UFC on FOX: Diaz vs. Miller preview

The Fight Network Ariel Shnerer
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All too often in mixed martial arts, cards are littered with lopsided matchups. The unpredictability factor always exists, but the competitive nature of the sizzling scraps featured on the UFC’s return to FOX for the third time Saturday in New Jersey will surely epitomize the true intricacies and shock value that make up the game.

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Four evenly matched encounters highlight an action-packed event from the Izod Center in East Rutherford.

Multiple divisions are featured on the main card with major implications involving the winners. In the marquee attraction, top-10 lightweights Jim Miller and Nate Diaz square off, with Diaz fighting for a No. 1 contendership in the division.

Meanwhile, Josh Koscheck seeks redemption for former teammate Jon Fitch when he clashes with emerging welterweight force Johny Hendricks, plus red-hot middleweights Rousimar Palhares and Alan Belcher attempt to move one step closer to the upper echelon of the class. Finally, hard-hitting heavyweight strikers will collide as Pat Barry meets Lavar Johnson in a bout that promises to kick off the FOX broadcast with fireworks.

Here’s a closer look at what fans can expect:

Jim Miller (21-3) vs. Nate Diaz (15-7)

As Frankie Edgar gets set to square off with Benson Henderson in a well-deserved rematch at UFC 150, the possible next contender to the lightweight throne is likely hanging in the balance when Miller and Diaz face off in a pivotal showdown.

Miller, 28, most recently trounced powerhouse Melvin Guillard via first-round submission this past January. The win was critical for the New Jersey native as he rebounded from his first setback since 2009, in which he dropped a one-sided decision to the current kingpin Henderson.

A Brazilian jiu-jitsu black belt under Jamie Cruz based at the AMA Fight Club, Miller has enjoyed a successful UFC tenure, amassing quality wins over the likes of Kamal Shalorus, Charles Oliveira, Gleison Tibau, Mark Bocek, Mac Danzig and Matt Wiman.

Having never been finished in his three career losses, the suffocating southpaw is as durable as they come. Miller’s primary asset is his sublime ground game and ability to bring the fight into his comfort zone on the mat, though his striking is always improving.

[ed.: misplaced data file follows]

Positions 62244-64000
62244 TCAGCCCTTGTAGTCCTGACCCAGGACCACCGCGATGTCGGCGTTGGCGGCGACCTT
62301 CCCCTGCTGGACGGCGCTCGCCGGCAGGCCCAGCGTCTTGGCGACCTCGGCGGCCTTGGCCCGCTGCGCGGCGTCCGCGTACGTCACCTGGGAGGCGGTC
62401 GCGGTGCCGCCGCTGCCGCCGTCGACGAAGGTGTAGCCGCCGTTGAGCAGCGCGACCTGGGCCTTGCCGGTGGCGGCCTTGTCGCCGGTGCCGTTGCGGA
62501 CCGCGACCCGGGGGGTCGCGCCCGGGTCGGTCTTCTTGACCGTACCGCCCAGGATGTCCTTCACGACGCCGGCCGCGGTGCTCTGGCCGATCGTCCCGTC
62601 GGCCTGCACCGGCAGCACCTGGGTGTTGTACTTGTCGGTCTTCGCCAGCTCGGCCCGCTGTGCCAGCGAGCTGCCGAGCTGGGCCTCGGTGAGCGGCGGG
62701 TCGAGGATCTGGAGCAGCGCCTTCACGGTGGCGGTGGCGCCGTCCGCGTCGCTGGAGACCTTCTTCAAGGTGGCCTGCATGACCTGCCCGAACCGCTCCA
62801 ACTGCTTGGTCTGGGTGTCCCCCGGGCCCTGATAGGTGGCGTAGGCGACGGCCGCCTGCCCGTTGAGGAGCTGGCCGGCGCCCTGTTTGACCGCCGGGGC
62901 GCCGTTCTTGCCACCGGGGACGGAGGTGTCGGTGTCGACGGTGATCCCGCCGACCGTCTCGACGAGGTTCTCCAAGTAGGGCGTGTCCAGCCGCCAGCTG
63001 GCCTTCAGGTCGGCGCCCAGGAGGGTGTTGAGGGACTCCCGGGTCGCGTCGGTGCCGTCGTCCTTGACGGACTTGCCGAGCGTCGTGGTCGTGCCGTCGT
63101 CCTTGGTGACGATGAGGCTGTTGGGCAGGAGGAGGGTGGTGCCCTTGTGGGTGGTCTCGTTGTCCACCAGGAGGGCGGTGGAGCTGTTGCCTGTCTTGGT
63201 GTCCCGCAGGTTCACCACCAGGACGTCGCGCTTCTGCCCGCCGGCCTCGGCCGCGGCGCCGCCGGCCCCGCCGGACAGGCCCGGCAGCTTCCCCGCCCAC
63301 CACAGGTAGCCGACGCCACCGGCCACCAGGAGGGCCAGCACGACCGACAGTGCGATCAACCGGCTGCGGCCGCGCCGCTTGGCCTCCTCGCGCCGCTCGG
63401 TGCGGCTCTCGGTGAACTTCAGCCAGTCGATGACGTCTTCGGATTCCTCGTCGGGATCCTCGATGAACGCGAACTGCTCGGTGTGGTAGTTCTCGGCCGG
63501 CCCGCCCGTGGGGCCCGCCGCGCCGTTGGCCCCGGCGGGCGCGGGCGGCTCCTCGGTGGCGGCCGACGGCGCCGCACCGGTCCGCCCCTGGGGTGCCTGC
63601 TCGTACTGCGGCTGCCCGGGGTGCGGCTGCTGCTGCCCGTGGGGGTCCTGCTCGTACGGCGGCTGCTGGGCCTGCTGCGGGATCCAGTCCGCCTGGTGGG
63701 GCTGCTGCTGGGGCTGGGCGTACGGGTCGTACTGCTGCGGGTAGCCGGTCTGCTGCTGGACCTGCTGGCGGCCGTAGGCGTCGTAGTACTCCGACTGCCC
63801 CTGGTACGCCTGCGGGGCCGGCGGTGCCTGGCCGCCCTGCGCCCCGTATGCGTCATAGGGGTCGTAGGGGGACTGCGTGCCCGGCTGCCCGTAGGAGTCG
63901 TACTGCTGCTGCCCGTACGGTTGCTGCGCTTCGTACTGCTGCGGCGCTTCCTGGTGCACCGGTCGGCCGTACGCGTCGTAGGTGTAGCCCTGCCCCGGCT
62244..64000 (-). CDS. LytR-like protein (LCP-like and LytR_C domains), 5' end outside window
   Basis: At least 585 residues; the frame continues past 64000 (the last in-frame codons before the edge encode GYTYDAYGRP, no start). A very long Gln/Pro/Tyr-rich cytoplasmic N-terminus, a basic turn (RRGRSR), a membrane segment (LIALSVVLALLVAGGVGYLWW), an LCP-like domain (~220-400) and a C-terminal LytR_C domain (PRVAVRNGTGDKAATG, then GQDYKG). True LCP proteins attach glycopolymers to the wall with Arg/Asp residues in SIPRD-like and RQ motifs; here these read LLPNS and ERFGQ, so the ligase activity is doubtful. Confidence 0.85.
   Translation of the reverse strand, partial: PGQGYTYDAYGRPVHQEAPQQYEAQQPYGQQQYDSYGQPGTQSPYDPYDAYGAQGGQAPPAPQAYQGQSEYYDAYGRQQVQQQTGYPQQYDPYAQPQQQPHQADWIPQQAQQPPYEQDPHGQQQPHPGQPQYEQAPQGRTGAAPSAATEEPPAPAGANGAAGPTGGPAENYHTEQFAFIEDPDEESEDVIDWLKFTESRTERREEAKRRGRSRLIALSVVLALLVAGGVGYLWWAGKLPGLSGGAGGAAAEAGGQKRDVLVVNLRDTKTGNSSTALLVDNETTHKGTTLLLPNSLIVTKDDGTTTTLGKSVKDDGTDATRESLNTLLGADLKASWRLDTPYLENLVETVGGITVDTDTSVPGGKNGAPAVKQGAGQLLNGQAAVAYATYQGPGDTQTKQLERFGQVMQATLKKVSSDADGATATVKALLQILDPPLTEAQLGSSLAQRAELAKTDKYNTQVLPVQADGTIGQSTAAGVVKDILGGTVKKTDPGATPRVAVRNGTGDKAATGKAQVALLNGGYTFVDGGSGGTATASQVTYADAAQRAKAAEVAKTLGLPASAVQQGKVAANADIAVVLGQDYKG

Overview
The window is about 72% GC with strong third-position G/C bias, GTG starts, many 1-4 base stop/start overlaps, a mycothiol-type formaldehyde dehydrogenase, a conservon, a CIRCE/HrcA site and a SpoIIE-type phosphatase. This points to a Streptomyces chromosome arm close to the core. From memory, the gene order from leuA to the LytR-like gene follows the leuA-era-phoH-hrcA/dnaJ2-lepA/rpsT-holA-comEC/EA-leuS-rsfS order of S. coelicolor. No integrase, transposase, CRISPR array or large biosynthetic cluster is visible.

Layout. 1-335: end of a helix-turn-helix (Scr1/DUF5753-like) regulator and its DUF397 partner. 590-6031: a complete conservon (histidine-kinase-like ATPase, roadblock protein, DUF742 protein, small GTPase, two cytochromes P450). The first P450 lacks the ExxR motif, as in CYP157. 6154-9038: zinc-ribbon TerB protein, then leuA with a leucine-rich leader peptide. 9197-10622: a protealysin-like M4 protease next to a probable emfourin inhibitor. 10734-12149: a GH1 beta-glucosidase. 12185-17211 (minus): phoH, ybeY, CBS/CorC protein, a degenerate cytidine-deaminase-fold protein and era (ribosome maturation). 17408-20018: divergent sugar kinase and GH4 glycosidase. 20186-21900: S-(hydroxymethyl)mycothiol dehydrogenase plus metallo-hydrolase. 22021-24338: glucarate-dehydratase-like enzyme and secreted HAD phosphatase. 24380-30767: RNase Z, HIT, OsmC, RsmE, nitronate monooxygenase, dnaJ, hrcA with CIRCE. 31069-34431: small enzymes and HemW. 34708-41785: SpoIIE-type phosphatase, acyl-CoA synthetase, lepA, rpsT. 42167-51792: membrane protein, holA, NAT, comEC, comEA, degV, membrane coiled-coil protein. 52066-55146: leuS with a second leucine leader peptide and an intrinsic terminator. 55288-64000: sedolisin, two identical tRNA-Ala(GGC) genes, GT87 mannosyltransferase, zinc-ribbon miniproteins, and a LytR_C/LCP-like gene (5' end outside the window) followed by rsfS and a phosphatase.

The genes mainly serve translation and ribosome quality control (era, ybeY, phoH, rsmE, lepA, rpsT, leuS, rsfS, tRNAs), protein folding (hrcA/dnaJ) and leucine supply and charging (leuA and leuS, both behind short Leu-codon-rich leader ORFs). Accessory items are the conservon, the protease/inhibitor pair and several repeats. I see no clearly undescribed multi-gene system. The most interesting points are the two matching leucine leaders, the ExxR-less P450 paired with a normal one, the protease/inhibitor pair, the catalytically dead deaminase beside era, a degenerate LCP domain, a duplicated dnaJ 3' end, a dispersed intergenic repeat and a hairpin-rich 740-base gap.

Diaz, 27, is coming off two of the best performances of his career, completely overwhelming former Pride mainstay Takanori Gomi en route to a first-round submission before soundly outpointing Donald Cerrone in December to end the former WEC star’s six-fight winning streak.

The Stockton, Calif., native recently earned his Brazilian jiu-jitsu black belt under Cesar Gracie, but the southpaw is always comfortable standing and trading with any opponent. A relentless boxer who conquers foes with a high volume of punches and tremendous work to the body, Diaz has historically struggled only with wrestlers who use their pedigree to keep him on his back.

On the mat, Diaz still threatens with an array of submissions. But the blueprint to beating him requires putting him there first, which Miller will likely try to do right off the bat.

The winner of the fifth season of “The Ultimate Fighter,” Diaz is finally starting to shine as he has grown into his six-foot frame and has effectively put all the tools in his arsenal together.

Miller will be Diaz’s toughest lightweight test in recent memory as his savvy submission skills will be beneficial in defending Diaz’s offense off his back. However, the brother of former Strikeforce champion Nick Diaz will be resisting Miller’s takedowns, while looking to batter him with a cavalcade of punches from all angles.

Miller’s success in this fight will depend entirely on his ability to take Diaz down. If the Californian can sprawl and brawl effectively, he will likely spoil Miller’s New Jersey homecoming.

Stylistically, Diaz could be in for a tough fight as wrestlers such as Gray Maynard, Joe Stevenson and Clay Guida have given him fits in past years. Diaz is also susceptible to leg kicks, but Miller’s height and reach disadvantage will make it difficult to target his legs. Diaz’s improvements since his prior lightweight setbacks are abundant and his mindset is stronger than ever.

If Diaz can time Miller’s shots and unload with his customary bombardment of punches, he will score crucial points with the judges in a fight that could be destined for five rounds of frantic warfare.

Verdict: Diaz via decision

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